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  • Provenance

    Sean Kelly, New York

  • Literature

    Feldman & Schellmann, eds., Andy Warhol Prints: A Catalogue Raisonné 1962–1987, 4th ed., New York, 2003, IIIA.9, p. 232 (illustrated)

  • Catalogue Essay

    Warhol's Disaster series is a provocative statement that underscores his fascination with the power of media, the underside of American life and the indiscriminate nature of death. Culled from tragic front-page news stories, its imagery chillingly reflects the artist's raw and confrontational attitude towards beauty and tragedy. Indeed, as Warhol himself said in a 1963 interview: "I realized that everything I was doing must have been Death. It was Labor Day and every time you turned on the radio they said something like ‘Four million are going to die'. That started it. But when you see a gruesome picture over and over again, it doesn't really have any effect ... and I thought people should think about them some time ... It's not that I feel sorry for them, it's just that people go by and it doesn't really matter to them that someone unknown was killed so I thought it would be nice for these unknown people to be remembered." (Gene Swenson, ‘What is Pop Art?', Artnews 62, November 1963, pp. 60–61)

  • Artist Biography

    Andy Warhol

    American • 1928 - 1987

    Known as the “King of Pop,” Andy Warhol was the leading face of the Pop Art movement in the United States in the 1960s. Following an early career as a commercial illustrator, Warhol achieved fame with his revolutionary series of silkscreened prints and paintings of familiar objects like Campbell's soup tins, and celebrities like Marilyn Monroe. Obsessed with popular culture, celebrity, and advertising, Warhol created his slick, seemingly mass-produced images of everyday subject matter from his famed Factory studio in New York City. His use of mechanical methods of reproduction, notably the commercial technique of silk screening, wholly revolutionized art-making.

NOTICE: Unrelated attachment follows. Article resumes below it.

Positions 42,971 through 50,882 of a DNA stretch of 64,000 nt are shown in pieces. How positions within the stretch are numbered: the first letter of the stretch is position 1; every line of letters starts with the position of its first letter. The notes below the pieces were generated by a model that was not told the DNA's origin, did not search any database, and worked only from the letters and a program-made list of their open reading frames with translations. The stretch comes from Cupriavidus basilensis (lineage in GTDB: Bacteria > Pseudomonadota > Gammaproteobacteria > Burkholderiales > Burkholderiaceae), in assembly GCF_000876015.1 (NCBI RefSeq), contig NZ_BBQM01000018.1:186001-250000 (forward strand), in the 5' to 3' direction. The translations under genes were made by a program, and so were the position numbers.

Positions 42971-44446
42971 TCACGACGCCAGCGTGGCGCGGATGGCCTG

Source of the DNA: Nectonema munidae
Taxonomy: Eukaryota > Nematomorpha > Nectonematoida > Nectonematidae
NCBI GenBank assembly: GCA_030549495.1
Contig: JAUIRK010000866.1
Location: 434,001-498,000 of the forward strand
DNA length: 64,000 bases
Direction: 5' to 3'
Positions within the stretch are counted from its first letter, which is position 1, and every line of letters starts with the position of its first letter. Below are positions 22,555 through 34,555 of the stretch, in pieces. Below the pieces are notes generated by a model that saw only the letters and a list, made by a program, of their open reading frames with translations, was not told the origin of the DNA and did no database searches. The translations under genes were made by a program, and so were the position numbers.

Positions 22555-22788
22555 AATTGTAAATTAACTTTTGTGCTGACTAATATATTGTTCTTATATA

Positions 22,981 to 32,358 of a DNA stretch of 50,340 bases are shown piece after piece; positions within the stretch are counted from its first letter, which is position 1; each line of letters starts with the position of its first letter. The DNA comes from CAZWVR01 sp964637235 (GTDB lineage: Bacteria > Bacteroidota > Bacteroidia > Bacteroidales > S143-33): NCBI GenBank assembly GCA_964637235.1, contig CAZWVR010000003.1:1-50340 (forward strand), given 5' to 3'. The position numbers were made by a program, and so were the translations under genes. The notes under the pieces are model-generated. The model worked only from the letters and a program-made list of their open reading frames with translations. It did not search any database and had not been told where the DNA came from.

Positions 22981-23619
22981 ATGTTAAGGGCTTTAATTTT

Working as an artist, but also director and producer, Warhol produced a number of avant-garde films in addition to managing the experimental rock band The Velvet Underground and founding Interview magazine. A central figure in the New York art scene until his untimely death in 1987, Warhol was notably a mentor to such artists as Keith Haring and Jean-Michel Basquiat.

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Disaster (Retrospective Series)

c. 1978
Unique silkscreen on Saunders paper.
Image: 52.7 × 92.4 cm (20 3/4 × 36 2/5 in); paper: 77.5 × 109.2 cm (30 1/2 × 43 in).
Numbered ‘UP48.19' on the reverse.

£150,000 - 250,000 

Sold for £157,250

Contemporary Art Evening Sale

29 June 2010